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21.8.2 Reading One Event

The lowest level functions for command input are read-event, read-char, and read-char-exclusive.

If you need a function to read a character using the minibuffer, use read-char-from-minibuffer (see Multiple Queries).

function read-event \&optional prompt inherit-input-method seconds

This function reads and returns the next event of command input, waiting if necessary until an event is available.

The returned event may come directly from the user, or from a keyboard macro. It is not decoded by the keyboard’s input coding system (see Terminal I/O Encoding).

If the optional argument prompt is non-nil, it should be a string to display in the echo area as a prompt. If prompt is nil or the string ‘""’, read-event does not display any message to indicate it is waiting for input; instead, it prompts by echoing: it displays descriptions of the events that led to or were read by the current command. See The Echo Area.

If inherit-input-method is non-nil, then the current input method (if any) is employed to make it possible to enter a non-ASCII character. Otherwise, input method handling is disabled for reading this event.

If cursor-in-echo-area is non-nil, then read-event moves the cursor temporarily to the echo area, to the end of any message displayed there. Otherwise read-event does not move the cursor.

If seconds is non-nil, it should be a number specifying the maximum time to wait for input, in seconds. If no input arrives within that time, read-event stops waiting and returns nil. A floating point seconds means to wait for a fractional number of seconds. Some systems support only a whole number of seconds; on these systems, seconds is rounded down. If seconds is nil, read-event waits as long as necessary for input to arrive.

If seconds is nil, Emacs is considered idle while waiting for user input to arrive. Idle timers—those created with run-with-idle-timer (see Idle Timers)—can run during this period. However, if seconds is non-nil, the state of idleness remains unchanged. If Emacs is non-idle when read-event is called, it remains non-idle throughout the operation of read-event; if Emacs is idle (which can happen if the call happens inside an idle timer), it remains idle.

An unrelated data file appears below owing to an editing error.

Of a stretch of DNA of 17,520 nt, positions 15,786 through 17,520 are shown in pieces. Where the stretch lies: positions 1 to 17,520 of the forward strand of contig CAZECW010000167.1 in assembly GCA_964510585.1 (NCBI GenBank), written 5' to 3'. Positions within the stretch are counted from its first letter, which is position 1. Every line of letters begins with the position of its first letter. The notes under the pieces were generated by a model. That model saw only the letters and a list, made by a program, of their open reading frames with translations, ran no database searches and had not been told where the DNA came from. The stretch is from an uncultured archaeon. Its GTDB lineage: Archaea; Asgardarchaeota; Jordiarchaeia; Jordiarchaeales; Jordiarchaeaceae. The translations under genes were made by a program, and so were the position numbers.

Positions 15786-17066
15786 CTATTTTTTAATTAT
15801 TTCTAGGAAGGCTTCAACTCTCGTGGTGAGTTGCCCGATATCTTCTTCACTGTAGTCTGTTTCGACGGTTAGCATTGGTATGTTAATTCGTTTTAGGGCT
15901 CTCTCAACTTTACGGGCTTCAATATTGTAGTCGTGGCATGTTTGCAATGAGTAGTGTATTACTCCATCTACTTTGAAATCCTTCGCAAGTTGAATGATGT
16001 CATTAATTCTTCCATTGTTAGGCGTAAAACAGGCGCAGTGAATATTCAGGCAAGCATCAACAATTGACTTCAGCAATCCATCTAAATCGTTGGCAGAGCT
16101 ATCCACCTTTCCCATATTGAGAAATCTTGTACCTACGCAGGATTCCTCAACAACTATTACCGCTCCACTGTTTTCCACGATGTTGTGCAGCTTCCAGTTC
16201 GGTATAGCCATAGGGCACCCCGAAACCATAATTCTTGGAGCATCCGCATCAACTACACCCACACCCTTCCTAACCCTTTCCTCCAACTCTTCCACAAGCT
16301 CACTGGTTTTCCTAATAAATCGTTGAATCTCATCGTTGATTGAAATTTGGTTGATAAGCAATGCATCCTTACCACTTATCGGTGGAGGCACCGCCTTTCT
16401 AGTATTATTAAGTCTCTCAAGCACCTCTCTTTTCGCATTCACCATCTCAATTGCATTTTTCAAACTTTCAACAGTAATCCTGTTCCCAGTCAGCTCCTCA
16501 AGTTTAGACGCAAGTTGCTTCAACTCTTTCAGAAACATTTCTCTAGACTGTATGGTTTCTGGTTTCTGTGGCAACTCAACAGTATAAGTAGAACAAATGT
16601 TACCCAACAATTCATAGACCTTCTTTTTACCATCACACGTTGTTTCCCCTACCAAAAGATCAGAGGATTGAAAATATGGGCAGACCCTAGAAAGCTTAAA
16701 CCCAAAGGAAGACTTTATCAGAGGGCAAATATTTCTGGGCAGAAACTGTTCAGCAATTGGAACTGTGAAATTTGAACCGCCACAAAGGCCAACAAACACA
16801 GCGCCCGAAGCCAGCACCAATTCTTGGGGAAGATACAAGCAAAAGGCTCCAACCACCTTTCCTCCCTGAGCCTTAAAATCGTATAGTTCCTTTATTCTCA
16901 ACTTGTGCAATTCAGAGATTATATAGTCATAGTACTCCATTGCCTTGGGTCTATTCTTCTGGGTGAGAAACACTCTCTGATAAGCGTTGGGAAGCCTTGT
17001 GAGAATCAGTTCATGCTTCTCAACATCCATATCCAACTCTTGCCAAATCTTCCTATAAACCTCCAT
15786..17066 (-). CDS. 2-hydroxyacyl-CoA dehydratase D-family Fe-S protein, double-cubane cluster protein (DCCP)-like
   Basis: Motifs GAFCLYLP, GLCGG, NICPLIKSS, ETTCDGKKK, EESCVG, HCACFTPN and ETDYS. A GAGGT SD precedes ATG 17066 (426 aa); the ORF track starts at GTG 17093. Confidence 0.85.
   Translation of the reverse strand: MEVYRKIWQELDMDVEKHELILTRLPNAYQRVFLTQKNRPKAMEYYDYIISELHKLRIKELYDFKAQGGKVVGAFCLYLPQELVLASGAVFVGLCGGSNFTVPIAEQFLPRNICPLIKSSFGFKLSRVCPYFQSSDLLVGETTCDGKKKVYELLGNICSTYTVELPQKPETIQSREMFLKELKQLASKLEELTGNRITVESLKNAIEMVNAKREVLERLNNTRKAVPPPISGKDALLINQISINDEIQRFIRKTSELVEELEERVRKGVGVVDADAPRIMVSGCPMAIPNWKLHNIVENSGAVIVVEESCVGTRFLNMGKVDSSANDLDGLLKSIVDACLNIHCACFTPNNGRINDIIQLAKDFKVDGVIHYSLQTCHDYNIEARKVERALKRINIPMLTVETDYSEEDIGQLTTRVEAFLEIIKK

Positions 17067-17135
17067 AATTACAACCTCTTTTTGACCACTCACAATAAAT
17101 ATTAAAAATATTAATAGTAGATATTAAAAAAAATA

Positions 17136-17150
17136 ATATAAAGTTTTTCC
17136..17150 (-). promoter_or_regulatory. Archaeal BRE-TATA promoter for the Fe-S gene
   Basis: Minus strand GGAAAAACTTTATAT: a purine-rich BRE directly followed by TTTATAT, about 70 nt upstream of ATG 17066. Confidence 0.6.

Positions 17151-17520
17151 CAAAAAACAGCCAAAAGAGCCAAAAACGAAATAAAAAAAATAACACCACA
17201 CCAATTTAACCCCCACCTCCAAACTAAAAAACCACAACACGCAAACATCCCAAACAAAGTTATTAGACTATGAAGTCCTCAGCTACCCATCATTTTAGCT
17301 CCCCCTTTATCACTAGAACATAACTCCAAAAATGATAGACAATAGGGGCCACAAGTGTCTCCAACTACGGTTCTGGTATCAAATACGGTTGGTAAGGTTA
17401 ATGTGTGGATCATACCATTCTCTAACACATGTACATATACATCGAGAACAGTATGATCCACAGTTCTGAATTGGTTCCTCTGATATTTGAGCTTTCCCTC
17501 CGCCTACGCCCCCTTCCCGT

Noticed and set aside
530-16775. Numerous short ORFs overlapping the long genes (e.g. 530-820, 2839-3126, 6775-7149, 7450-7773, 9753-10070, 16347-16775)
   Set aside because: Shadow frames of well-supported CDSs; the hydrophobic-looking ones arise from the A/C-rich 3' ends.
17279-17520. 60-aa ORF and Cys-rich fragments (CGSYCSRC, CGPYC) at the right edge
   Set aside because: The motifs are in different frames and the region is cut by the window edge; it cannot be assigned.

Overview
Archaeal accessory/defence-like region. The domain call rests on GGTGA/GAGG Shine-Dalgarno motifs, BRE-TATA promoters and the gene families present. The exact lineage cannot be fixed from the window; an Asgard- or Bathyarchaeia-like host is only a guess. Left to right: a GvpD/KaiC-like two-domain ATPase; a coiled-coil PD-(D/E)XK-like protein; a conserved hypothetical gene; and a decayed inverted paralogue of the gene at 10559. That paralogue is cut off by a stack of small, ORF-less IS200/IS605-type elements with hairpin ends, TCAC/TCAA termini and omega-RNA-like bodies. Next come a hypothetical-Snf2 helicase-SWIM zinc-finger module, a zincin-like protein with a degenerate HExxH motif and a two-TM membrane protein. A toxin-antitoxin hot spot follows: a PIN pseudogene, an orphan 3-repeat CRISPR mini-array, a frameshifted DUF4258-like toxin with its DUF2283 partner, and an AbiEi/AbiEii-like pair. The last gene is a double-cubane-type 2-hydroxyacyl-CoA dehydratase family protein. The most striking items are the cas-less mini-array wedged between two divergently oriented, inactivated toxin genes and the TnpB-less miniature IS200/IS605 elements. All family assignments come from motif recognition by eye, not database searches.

If read-event gets an event that is defined as a help character, then in some cases read-event processes the event directly without returning. See Help Functions. Certain other events, called special events, are also processed directly within read-event (see Special Events).

Here is what happens if you call read-event and then press the right-arrow function key:

⇒ right

function read-char \&optional prompt inherit-input-method seconds

This function reads and returns a character input event. If the user generates an event which is not a character (i.e., a mouse click or function key event), read-char signals an error. The arguments work as in read-event.

If the event has modifiers, Emacs attempts to resolve them and return the code of the corresponding character. For example, if the user types C-a, the function returns 1, which is the ASCII code of the ‘C-a’ character. If some of the modifiers cannot be reflected in the character code, read-char leaves the unresolved modifier bits set in the returned event. For example, if the user types C-M-a, the function returns 134217729, 8000001 in hex, i.e. ‘C-a’ with the Meta modifier bit set. This value is not a valid character code: it fails the characterp test (see Character Codes). Use event-basic-type (see Classifying Events) to recover the character code with the modifier bits removed; use event-modifiers to test for modifiers in the character event returned by read-char.